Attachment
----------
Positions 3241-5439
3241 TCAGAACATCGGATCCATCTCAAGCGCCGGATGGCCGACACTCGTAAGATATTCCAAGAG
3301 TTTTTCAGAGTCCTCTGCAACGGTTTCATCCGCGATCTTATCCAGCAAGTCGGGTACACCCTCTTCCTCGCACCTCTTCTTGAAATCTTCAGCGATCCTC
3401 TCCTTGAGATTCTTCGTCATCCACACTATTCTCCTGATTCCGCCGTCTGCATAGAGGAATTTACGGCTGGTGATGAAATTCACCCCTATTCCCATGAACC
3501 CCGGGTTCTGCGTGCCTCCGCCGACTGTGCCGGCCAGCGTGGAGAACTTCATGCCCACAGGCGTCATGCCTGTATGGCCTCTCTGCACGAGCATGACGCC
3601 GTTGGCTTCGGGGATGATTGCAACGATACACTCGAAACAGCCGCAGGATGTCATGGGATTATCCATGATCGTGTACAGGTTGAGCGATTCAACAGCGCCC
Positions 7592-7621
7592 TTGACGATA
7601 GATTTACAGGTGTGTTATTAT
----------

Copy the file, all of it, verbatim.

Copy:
Positions 3241-5439
3241 TCAGAACATCGGATCCATCTCAAGCGCCGGATGGCCGACACTCGTAAGATATTCCAAGAG
3301 TTTTTCAGAGTCCTCTGCAACGGTTTCATCCGCGATCTTATCCAGCAAGTCGGGTACACCCTCTTCCTCGCACCTCTTCTTGAAATCTTCAGCGATCCTC
3401 TCCTTGAGATTCTTCGTCATCCACACTATTCTCCTGATTCCGCCGTCTGCATAGAGGAATTTACGGCTGGTGATGAAATTCACCCCTATTCCCATGAACC
3501 CCGGGTTCTGCGTGCCTCCGCCGACTGTGCCGGCCAGCGTGGAGAACTTCATGCCCACAGGCGTCATGCCTGTATGGCCTCTCTGCACGAGCATGACGCC
3601 GTTGGCTTCGGGGATGATTGCAACGATACACTCGAAACAGCCGCAGGATGTCATGGGATTATCCATGATCGTGTACAGGTTGAGCGATTCAACAGCGCCC
Positions 7592-7621
7592 TTGACGATA
7601 GATTTACAGGTGTGTTATTAT